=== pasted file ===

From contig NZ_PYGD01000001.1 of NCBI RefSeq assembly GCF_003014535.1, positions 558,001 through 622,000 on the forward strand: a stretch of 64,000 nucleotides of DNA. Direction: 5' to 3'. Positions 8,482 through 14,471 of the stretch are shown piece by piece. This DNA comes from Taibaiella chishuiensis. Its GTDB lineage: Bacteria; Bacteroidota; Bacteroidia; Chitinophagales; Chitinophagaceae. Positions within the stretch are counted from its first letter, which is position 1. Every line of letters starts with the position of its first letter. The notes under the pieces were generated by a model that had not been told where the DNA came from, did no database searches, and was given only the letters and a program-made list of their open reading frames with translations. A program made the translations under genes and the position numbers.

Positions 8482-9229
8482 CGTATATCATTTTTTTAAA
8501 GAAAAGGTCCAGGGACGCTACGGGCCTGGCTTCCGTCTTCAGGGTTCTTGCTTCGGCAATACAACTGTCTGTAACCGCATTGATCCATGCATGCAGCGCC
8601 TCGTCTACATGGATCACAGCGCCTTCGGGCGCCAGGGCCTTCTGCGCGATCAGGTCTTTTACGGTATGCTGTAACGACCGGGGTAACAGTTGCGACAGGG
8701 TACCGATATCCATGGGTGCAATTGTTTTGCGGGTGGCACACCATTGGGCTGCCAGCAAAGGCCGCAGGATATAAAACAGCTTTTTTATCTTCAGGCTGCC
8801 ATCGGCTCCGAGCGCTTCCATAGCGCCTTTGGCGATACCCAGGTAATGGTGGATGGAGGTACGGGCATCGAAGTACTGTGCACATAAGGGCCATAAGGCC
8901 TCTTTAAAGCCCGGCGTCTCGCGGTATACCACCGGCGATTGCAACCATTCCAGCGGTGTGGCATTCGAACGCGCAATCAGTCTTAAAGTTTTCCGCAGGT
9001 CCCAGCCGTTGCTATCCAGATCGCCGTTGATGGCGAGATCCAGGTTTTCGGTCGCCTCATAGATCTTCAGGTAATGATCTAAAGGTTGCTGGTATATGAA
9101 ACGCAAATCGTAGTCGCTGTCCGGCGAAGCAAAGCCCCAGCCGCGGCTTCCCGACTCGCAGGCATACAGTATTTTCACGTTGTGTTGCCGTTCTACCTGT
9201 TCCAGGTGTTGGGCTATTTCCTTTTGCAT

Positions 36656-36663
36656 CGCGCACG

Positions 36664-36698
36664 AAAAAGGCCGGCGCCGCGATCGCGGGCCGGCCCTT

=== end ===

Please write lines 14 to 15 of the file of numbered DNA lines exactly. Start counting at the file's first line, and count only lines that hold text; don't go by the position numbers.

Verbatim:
Positions 36664-36698
36664 AAAAAGGCCGGCGCCGCGATCGCGGGCCGGCCCTT